With that in mind, Sutton also created a list of songs to avoid while traveling with a dog. This includes ACDC’s “Back In Black,” Metallica’s “Enter Sandman,” and Motorhead’s “Ace of Spades.”

“Since a dog’s hearing range is wider than the human’s, you may want to avoid any music with whistling as this could trigger their natural sense of response and curiosity,” Sutton says.

“It is heart-warming to see 81 percent of dog owners would change their in-car listening habits to ensure their furry friends don’t go barking mad on the motorways if caught in traffic jams,” adds Adrian Murdock from justhooit.

Get your anxious dog ready for long car rides

The poll also found that 36 percent of dog owners can’t identify the signs of stress and anxiety in their furry friend when they’re traveling. Another 26 percent admit they didn’t know stress can actually make their dog sick by weakening their immune system.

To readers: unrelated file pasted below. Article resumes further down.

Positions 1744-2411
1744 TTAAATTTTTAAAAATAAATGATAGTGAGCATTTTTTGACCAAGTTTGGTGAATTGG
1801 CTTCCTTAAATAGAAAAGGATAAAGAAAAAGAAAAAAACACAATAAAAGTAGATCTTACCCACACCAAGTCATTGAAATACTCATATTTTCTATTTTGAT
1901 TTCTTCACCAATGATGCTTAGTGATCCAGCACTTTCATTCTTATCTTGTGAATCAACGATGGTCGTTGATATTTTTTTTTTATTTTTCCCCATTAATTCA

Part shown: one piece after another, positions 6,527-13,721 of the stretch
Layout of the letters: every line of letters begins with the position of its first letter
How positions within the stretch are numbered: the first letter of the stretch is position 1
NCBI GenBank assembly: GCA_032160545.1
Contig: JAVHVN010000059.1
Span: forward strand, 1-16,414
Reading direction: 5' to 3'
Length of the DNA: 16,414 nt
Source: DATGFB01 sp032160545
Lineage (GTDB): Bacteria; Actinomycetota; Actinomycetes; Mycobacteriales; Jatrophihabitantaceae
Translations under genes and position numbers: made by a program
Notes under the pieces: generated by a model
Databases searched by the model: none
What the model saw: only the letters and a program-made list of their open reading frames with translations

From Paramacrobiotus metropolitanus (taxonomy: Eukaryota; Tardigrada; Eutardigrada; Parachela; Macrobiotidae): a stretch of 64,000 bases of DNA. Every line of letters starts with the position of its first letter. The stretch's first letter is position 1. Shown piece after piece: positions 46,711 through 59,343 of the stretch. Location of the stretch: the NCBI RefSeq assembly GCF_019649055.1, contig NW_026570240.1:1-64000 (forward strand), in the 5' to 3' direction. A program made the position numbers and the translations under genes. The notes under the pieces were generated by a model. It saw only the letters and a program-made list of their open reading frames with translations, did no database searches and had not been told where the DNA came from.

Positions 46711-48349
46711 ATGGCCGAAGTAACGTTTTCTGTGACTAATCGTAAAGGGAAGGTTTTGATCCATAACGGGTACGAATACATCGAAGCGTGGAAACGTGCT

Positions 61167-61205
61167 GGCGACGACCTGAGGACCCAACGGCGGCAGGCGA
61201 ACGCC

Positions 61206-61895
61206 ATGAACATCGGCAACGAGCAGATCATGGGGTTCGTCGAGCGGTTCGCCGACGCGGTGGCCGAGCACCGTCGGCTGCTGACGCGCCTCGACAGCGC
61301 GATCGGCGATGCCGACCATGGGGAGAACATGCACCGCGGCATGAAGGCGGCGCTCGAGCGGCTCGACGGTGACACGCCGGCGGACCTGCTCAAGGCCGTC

Thankfully, Blue Cross behaviorist Becky Skyrme has some top tips to get any dog ready to hit the road stress-free.

“Becoming familiar with car travel from the earliest possible age will really help them to learn that cat travel is a normal everyday event. For slightly older dogs, or for dogs that are worried about travel, there are lots of other things you can do,” Skyrme says.

“Some dogs experience motion sickness and this can be greatly helped by speaking to your vet. Otherwise, it’s all about helping your dog to feel safe, secure and comfortable in the part of the car they will be traveling in,” the behaviorist continues.

“To begin with, start with a stationary car. Use their favorite things to reward them for jumping in and out, and then start to build up the time they spend inside the car. Then progress to going on short journeys that end in something really positive happening, like a favorite game, fun walk or receiving a tasty food treat.”

“This will help your dog to build a positive association between car travel and their favorite things. If the problem persists always seek help from your vet or a qualified behaviorist,” Skyrme explains.

Top 10 calming songs to play your dog while travelling: